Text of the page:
The Mancunion

Britain's biggest student newspaper

Live: NME Awards Tour

Saturday’s NME Awards Tour showcase was an evening of nostalgia and new beginnings

By

Saturday 6th February 2016

Manchester Academy

If there’s one theme tying together every act at Saturday’s NME Awards Tour, it’s new beginnings.

NME itself, having re-launched as a free magazine to massive criticism, is in something of a soul-searching phase currently—and in sense, so too are all of the artists from Saturday’s lineup.

Bugzy Malone, rising star of the hip hop scene, is fighting to prove that he’s more than just another grime rapper—a genre often labelled as a fad. Rat Boy and Drenge are also looking for their place in the music world, with Drenge having just released a new album that showcased a beefier sound. And then of course there’s Bloc Party who are currently touring with a new lineup and an eclectic collection of new material.

It seems that all who were involved in Saturday’s show are out to prove themselves, and they’re looking for a happy ending to their new beginnings.

Bugzy Malone kicked off proceedings with a lively‚ albeit uninventive set. However, despite the lacking instrumental variety, he made good use of his vocal prowess. At one point he indulged in a ferocious solo flow which culminated in what could only be described as a filthy drop.

Next in the lineup up was a group called Rat Boy, who had practically tumbled onstage in a ramshackle mess of scruffy clothes and teenage cheekiness. Entertainingly petulant throughout, the youthful foursome were hugely enjoyable, ballsy, and whipped the crowd into a frenzy.

Drenge, arguably the underdogs of the evening, delivered just as exciting a set. However, the band seemed at times far too clean-cut and calculated for the kind of dirty modern rock they were dishing out; they lacked a sense of danger that bands of their category should carry with them at all times. This didn’t detract from the audience’s enjoyment of their set though, as crowd surfers were being dragged from the mass of bodies at least once per song; this was particularly noticeable during ‘Bloodsports’.

And then Bloc Party arrived.

Lead singer Kele, sauntering onstage in what could only be described as pyjamas. He greeted the crowd with his usual cordiality, as the rest of the band not so much launched, but initiated their set. Beginning with ‘The Good News’ wasn’t the explosive start that everyone was anticipating— it seemingly under-cutted the visceral excitement that had been built up by the previous acts. The next few new tracks were received with some excitement, but not nearly as much as you’d expect from a band of Bloc Party’s status. At times, the members even seemed nervous; Russell and Kele looked bored during ‘Banquet’, a song which was a little sloppy in its performance. Not that anyone cared of course, any and all Bloc Party material pre-dating 2010 caused nothing short of a hysteria. Classics like ‘Helicopter’ and ‘She’s Hearing Voices’ were met with thundering applause, as was ‘Flux’.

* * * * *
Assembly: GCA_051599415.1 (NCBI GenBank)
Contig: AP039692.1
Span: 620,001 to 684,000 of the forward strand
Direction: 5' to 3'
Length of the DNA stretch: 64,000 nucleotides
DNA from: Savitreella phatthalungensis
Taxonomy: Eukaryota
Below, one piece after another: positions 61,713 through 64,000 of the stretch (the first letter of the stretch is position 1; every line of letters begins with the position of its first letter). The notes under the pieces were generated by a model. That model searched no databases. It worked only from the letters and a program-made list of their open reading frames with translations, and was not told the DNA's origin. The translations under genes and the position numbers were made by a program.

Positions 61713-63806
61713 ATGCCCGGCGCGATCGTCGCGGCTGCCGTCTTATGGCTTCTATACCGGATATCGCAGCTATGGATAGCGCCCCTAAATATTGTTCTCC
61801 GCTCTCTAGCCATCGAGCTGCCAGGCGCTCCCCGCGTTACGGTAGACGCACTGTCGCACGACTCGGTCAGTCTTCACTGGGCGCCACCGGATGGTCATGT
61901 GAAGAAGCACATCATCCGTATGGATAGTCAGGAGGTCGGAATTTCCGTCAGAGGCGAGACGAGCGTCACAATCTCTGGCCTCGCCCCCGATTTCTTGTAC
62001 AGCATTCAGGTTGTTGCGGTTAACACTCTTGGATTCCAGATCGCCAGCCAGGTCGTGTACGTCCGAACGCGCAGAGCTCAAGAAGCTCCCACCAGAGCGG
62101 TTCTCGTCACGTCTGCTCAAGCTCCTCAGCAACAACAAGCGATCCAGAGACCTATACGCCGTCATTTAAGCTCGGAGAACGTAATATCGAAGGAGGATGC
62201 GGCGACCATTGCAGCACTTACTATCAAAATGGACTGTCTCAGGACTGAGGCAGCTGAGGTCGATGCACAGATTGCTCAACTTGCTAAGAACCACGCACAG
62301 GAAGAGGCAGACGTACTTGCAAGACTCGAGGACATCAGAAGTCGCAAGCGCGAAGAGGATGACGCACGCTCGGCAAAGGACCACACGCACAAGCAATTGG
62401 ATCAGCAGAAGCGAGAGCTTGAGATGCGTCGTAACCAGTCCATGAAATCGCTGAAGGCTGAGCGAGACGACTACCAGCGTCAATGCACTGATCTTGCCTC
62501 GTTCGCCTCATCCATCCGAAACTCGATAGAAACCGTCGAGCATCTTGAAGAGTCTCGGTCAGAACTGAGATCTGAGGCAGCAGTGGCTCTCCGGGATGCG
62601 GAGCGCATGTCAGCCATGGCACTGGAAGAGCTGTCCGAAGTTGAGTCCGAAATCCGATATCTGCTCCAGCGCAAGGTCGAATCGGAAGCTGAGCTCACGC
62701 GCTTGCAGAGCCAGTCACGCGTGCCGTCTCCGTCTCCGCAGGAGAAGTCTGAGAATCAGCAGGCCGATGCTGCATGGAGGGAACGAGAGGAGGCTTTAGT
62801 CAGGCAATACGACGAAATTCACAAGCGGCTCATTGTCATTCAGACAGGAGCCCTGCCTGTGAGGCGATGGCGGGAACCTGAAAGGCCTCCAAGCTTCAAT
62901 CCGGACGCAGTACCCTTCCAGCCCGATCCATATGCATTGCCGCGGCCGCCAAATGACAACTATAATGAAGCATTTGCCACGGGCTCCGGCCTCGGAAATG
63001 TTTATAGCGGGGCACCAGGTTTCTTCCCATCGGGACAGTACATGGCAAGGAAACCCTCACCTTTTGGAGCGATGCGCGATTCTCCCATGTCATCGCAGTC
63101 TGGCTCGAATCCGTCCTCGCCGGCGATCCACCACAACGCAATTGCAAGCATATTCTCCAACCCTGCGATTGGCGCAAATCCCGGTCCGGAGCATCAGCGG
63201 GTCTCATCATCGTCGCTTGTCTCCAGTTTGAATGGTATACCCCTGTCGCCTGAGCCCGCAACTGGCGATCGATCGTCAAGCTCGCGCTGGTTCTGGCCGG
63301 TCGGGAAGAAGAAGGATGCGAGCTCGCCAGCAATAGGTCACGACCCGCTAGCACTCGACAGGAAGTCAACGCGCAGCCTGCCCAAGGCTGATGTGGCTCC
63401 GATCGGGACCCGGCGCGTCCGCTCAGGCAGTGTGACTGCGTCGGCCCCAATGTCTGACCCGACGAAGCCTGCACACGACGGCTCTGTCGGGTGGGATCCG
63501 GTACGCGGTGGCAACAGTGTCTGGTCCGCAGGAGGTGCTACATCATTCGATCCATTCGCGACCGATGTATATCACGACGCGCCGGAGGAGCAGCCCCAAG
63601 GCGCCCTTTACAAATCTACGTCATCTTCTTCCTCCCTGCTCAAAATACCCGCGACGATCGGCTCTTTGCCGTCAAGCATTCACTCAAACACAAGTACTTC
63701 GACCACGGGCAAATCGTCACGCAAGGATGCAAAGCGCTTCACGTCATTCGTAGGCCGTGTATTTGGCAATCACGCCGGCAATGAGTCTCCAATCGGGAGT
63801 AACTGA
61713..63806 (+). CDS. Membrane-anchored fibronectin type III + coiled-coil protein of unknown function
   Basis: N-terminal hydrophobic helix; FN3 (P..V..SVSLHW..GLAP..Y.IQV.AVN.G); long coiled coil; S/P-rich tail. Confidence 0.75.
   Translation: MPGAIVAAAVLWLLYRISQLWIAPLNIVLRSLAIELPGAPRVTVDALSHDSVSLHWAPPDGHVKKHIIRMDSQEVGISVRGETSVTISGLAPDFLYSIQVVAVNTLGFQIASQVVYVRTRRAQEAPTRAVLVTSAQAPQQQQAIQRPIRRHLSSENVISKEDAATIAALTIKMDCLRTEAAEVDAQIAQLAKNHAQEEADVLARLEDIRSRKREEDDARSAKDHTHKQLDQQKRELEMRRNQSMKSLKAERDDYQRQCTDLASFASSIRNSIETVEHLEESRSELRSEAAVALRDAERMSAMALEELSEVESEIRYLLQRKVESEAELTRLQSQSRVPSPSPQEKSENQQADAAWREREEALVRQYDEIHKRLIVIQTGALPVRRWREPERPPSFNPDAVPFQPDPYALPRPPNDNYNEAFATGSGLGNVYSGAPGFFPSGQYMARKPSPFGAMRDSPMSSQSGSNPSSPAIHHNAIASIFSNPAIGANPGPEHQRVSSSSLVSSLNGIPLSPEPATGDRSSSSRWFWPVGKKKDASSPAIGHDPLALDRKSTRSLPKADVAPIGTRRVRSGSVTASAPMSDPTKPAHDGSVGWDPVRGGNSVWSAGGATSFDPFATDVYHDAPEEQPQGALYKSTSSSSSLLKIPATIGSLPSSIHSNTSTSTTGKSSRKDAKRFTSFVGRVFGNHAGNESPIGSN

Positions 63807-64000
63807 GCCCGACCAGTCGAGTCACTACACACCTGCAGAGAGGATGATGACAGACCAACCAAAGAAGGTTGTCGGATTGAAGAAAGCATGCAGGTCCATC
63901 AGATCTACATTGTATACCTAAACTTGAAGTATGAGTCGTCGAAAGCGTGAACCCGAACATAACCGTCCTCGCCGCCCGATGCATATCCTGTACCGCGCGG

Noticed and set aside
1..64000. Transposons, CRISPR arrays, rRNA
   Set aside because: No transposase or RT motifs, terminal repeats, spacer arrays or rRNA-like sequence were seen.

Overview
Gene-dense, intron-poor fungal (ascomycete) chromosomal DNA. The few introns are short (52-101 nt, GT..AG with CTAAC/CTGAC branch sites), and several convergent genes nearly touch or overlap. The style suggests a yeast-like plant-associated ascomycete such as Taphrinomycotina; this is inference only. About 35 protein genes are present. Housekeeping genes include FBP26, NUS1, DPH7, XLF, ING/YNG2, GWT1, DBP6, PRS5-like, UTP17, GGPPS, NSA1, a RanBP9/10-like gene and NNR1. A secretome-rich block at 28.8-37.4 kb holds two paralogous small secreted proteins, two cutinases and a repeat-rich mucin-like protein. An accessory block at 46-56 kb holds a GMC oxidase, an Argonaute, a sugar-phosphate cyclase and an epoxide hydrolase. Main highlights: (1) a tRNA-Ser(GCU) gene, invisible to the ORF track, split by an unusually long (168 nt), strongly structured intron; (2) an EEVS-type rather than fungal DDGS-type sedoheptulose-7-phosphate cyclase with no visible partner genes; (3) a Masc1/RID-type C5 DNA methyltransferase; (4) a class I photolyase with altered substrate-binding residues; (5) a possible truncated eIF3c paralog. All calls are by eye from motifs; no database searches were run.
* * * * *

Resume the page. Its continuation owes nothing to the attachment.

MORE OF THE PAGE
But throughout the set, however much the crowd were loving it, there was this inescapable feeling that Bloc Party were desperately trying to get the audience to love their new material; material which just wasn’t as strong as their older work. No matter how good the band were, no matter how inventive the sampling or poignant the lyrics, the longing for great Bloc Party classics such as ‘Like Eating Glass’ and ‘The Pioneers’ were there, and that was a shame, because performance-wise, the band were virtually flawless.

What’s clear is that Bloc Party’s new lineup doesn’t detract from their live impact, and I’m certain that the crowd left the venue satisfied, and even craved more. But for this reviewer, the way that the band’s classics had outshone the rest of the set was a sad sign that they have little more to offer their fanbase.

Overall though, the evening was a blast, and if nothing else, it demonstrated that there’s plenty of fresh musical meat on offer for the future.